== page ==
If you keep up with business tech news, you’ve undoubtedly come across the idea of business continuity. But working with Chicago-area businesses to meet their IT needs every day, we know an alarming number of organizations either don’t have a business continuity plan.
Or—just as bad—their current business continuity plan is missing some critical pieces.
Which is why we’d like to share some valuable information about business continuity with you. Namely, what is it? Why do you need it? What should it include? And what’s the one important part of it that so many companies miss?
“Surprisingly, more than 1 in 3 businesses admit they don’t have a disaster recovery policy in place.” –CIO
What is business continuity?
First, let’s make sure we’re all on the same page. Business continuity is closely related to disaster recovery, but the two are not the same thing. While disaster recovery is primarily focused on protecting your data via offsite backups, business continuity includes more.
Disaster recovery is a part of it, but your business continuity plan will address your whole business. The goal is simple. If there’s a disaster, your business continuity plan will help you keep the most critical, vital parts of your business going while you deal with the aftermath.
A disaster can be anything from a power outage that only lasts a few hours to your office literally burning to the ground. In either extreme case, your business continuity plan will give you a strategy for keeping your business going.
Why you need a business continuity plan
You need a business continuity plan because disasters are more or less inevitable.
There’s no way to avoid the little stuff, like power outages and network downtime. And while you can certainly hope nothing catastrophic happens, like a flood or fire, there are no guarantees. Even with top-notch IT support, some things (like natural disasters) are completely out of your hands.
In fact, 77% of businesses have experienced at least one outage in the last year. Those outages run the gamut from rolling blackouts to cybersecurity attacks to acts of God.
If an outage happens to you, do you know how you would keep your business going?
“Every organization should have such a plan in place to avoid losing money or halting operations . . .” –TechRepublic
What your business continuity plan should include
Bare minimum, your business continuity plan should include the following things.
Your business continuity plan should always be written out in detail. We cannot stress this enough. Clear documentation readily available to everyone in your organization is the only way to make sure everyone is on the same page. That matters in an emergency.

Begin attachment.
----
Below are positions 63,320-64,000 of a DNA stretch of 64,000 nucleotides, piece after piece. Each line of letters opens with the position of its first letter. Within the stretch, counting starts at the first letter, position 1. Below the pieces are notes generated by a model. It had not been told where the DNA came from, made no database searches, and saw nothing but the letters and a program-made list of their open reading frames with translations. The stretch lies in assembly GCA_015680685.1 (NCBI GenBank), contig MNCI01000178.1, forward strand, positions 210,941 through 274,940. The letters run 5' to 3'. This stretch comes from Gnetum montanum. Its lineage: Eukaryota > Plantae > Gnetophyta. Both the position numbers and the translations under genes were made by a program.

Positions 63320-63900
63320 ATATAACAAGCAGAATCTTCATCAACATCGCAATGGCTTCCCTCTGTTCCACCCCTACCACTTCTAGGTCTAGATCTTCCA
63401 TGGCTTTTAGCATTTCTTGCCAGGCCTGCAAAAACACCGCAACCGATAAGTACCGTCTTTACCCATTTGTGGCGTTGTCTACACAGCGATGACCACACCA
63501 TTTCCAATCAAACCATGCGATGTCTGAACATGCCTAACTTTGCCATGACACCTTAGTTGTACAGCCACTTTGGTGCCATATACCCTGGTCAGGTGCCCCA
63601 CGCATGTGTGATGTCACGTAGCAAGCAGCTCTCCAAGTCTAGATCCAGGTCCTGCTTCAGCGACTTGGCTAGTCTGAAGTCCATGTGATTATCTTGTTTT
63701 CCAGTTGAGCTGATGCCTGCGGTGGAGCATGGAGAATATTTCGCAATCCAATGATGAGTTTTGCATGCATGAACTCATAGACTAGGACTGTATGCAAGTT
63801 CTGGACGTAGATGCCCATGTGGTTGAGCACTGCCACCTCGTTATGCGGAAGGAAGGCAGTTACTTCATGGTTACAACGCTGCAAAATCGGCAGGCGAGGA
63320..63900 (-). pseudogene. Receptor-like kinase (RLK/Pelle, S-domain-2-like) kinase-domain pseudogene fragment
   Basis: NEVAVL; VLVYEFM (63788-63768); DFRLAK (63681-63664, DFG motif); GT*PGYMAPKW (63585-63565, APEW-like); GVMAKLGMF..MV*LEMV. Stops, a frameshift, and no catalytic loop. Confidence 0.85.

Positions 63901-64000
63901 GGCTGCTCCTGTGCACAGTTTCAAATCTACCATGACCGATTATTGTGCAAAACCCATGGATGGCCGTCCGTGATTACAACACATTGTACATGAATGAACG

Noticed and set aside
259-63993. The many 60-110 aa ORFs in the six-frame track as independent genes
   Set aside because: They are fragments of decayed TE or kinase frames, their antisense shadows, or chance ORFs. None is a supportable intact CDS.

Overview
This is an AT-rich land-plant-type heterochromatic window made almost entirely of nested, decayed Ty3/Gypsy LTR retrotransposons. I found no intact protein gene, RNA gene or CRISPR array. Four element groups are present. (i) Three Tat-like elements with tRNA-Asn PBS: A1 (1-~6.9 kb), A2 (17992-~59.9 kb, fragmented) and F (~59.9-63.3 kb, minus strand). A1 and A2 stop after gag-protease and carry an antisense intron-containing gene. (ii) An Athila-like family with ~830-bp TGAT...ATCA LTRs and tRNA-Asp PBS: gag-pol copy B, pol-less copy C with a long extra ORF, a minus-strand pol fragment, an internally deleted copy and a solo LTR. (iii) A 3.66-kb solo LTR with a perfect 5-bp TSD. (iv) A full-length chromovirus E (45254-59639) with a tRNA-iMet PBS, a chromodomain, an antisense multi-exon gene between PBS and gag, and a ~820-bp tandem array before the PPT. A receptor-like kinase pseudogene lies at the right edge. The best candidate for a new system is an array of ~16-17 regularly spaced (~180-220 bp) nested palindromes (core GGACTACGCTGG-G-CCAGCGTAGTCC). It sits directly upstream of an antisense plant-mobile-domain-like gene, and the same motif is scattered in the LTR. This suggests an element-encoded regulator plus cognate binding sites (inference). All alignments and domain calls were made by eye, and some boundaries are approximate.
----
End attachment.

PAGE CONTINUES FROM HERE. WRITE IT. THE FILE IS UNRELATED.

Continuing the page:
A breakdown of critical operations
Take stock of the most critical processes your company depends on. What has to keep happening, even if other parts of the business can be put on pause. Record these processes and then come up with a plan for maintaining them, no matter what.
A communications plan
In emergency situations, communication is typically one of the hardest things to maintain. People panic. If you just assume everyone will know who to talk to or how to keep in touch, you’re not well prepared. Make sure everyone on staff knows the communications plan for emergency situations.
Roles & goals
When dealing with a disaster, you may need to shift some responsibilities and tasks. Some people may need to ignore significant parts of their normal job and focus on just one thing. Make sure this is documented and then everyone knows what their top priorities will be for business continuity.
Complete data backup
We mentioned this earlier when we were defining disaster recovery. You absolutely need a thorough backup plan. All your company data should be backed up regularly on an offsite server. Even if you have onsite backup, your data needs to be stored in another location, as well, to ensure its safety.
A secondary work location
If it happens that your office is inaccessible (or just not there), you’ll need a plan for where everyone will work. Do you have another location in a different city? Is everyone equipped to work from home for a while? Think this one through and be prepared to keep things running without your office.
The one thing you don’t want to forget
When it comes to disaster recovery, 23% of businesses never actually test their plan. We suspect the number for business continuity is even higher.
Here’s why that oversight is incredibly dangerous. Your plan may look amazing on paper, but there are all kinds of possible flaws you couldn’t possibly see until you try to put it into action. Would you rather discover you missed something essential during an actual emergency or during a drill?
Testing your business continuity plan takes time, yes. But it has the potential to make a huge difference when you actually need your BC plan. That’s why we strongly recommend that you don’t forget to test your plan. Not just once, but periodically.
If you need help testing and revising your business continuity plan, reach out to your managed IT services provider. They should be able to provide some valuable insights.